Dr. Jouko Kyhälä, who was teaching harmonica at the Sibelius Academy, teamed up with two of his students, Eero Turkka and Eero Grundström, to re-vitalize this bizarre, yet strangely appealing, form of ensemble. The concept was fulfilled when they were joined by veteran bass harp player Pasi Leino. The grounding element in this unique mixture of styles is the groove created by the rare chord harmonica Harmonetta and the incredibly low bass harmonica. The swinging groove and virtuoso soloists may appear somewhat nostalgic but inspired improvisations and a frantic stage manner bring this musical style bang up to date.

Svang, going mobile: (front, from left) Eero Turkka, Eero (or Geero) Grundström; (back, from left) Pasi Leino, Jouko Kyhälä

Sväng, Man for Man

Eero Turkka, chromatic and diatonic harmonicas
Eero Turkka got interested in blues harp as a little boy and ended up studying in Sibelius Academy. Besides harmonica he plays several other ethnic instruments and sings in multiple bands, including Turkka & Paalanen, Äijä, Trepaanit and Cedip Tur. Eero has graduated from Sibelius Academy in 2006.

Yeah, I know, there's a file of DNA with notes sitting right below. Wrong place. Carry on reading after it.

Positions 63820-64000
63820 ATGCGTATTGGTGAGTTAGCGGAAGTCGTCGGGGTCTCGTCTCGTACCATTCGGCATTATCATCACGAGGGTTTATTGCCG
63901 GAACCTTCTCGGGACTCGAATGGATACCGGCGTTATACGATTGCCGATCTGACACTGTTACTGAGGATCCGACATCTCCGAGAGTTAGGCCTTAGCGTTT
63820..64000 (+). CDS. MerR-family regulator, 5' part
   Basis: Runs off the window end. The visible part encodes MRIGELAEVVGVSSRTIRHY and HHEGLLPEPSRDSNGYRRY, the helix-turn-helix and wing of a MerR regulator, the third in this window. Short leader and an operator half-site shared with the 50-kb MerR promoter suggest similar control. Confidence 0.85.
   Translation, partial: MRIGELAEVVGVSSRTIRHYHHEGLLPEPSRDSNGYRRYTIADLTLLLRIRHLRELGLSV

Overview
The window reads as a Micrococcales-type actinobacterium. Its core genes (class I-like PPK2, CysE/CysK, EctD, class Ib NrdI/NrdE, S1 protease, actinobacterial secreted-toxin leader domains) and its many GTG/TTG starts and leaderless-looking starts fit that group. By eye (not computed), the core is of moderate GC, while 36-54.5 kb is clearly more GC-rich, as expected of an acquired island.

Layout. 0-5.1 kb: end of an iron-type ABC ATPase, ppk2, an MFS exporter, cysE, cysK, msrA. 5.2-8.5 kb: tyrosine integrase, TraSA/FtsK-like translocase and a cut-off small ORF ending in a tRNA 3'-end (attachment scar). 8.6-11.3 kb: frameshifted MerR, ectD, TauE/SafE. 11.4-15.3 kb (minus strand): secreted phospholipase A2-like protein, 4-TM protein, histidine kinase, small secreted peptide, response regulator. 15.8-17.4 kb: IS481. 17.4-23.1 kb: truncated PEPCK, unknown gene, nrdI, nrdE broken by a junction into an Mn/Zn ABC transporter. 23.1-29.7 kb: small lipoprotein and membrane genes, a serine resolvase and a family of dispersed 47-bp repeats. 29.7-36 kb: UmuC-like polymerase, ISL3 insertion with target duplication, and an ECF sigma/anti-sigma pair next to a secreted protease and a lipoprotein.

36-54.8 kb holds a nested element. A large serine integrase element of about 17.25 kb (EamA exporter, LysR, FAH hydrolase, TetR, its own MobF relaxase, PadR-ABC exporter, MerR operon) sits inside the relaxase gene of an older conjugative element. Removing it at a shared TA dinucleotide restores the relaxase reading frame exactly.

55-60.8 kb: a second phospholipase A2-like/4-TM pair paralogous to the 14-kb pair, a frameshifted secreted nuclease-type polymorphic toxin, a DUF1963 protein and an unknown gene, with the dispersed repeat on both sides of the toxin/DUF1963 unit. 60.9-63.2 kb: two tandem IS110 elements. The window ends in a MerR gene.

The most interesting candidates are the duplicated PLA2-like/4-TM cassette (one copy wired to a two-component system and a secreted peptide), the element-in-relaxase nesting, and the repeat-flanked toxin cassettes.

Eero Grundström, chromatic and diatonic harmonicas
Eero Grundström is finalizing his studies in Sibelius Academy. He is also a multi-instrumentalist, composer and true improvisation wizard and has worked in all musical fields including free improvisation, theatre, circus, rock, jazz and modern. Apart from harmonica, Eero plays harmonium and other keyboards. His other projects are Spontaani Vire, Iso Karhu and Von & Af. Geero graduated from Sibelius Academy in 2008.

Pasi Leino, bass harmonica
Pasi Leino is the most senior member of the band. He worked several years with a best known Finnish harmonica trio/quartet "Raimo Sirkiä.” This trio was active almost 10 years between 1980 and 1990.

Jouko Kyhälä, chord harmonica "Harmonetta,” chromatic and diatonic harmonicas
Dr. Kyhälä graduated from Sibelius Academy folk music department in 1999 as the first to major in harmonica. He completed his post graduate studies and became the first Doctor of Harmonica Arts in April 2007. Kyhälä has multiple musical capacities having worked with folk, jazz, pop, improvisation and modern dance projects as a composer, musician, performer, etc. Kyhälä plays keyboards and harmonica in over 20 albums. His other projects include Markku Lepistö & co, Pekka Lehti & Outo Voima.

Record Label
Aitorecords Ltd., independent

Founder/Publisher/Editor: David McGee
Contributing Editors: Billy Altman, Laura Fissinger, Christopher Hill, Derk Richardson